A resolution signed in June to allow agricultural development on 35% (40 million hectares) of Colombia’s land could risk compromising the government’s 2016 Peace Agreement with the Revolutionary Armed Forces (see also Nature 558, 169–170; 2018). The agreement places strict controls on the transformation of national lands and environmentally important areas.
At present, just 20% of that land is under cultivation. How the other 80% may be used is unspecified, but we fear that ecologically friendly farming and traditional production systems — such as cattle ranching in flooded savannahs in the Orinoquía region — are likely to be replaced by more-intensive forms of land exploitation.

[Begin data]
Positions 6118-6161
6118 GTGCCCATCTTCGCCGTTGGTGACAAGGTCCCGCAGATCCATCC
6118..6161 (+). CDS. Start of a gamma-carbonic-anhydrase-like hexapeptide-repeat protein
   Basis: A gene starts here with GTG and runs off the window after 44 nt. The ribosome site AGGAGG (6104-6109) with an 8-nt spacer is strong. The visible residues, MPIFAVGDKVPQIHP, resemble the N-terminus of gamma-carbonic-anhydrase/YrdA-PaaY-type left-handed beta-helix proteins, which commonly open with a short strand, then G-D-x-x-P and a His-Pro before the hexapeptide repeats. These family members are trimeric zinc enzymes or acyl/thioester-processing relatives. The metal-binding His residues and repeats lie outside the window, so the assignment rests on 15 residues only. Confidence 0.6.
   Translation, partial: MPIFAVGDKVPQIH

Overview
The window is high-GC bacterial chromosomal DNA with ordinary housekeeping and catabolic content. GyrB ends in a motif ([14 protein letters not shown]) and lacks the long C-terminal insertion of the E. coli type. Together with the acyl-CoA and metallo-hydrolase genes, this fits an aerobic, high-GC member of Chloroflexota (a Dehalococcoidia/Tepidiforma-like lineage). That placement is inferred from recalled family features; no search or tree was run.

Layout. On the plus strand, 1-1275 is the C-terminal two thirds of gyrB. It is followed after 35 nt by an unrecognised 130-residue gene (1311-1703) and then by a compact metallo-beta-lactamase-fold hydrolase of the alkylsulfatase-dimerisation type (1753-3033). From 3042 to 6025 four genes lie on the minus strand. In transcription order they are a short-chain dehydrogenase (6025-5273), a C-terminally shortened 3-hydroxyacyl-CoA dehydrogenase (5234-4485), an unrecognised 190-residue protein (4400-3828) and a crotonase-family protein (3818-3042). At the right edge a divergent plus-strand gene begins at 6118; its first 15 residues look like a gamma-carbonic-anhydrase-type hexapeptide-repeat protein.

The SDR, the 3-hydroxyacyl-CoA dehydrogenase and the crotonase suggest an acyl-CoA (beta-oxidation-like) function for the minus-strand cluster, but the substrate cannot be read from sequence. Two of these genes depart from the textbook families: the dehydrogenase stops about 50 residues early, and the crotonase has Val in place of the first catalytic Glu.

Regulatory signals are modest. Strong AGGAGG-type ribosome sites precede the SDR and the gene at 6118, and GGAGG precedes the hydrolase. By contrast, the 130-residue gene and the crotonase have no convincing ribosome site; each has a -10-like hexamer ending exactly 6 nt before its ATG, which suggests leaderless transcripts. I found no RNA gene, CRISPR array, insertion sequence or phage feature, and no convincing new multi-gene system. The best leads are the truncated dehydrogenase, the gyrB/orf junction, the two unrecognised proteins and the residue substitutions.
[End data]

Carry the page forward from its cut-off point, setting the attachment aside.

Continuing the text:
The expansion threatens the peace process and prospects for sustainable rural development — already a challenge in a country where only 16% of the soil is legally protected against degradation (see go.nature.com/2v997uv).
Nature 560, 29 (2018)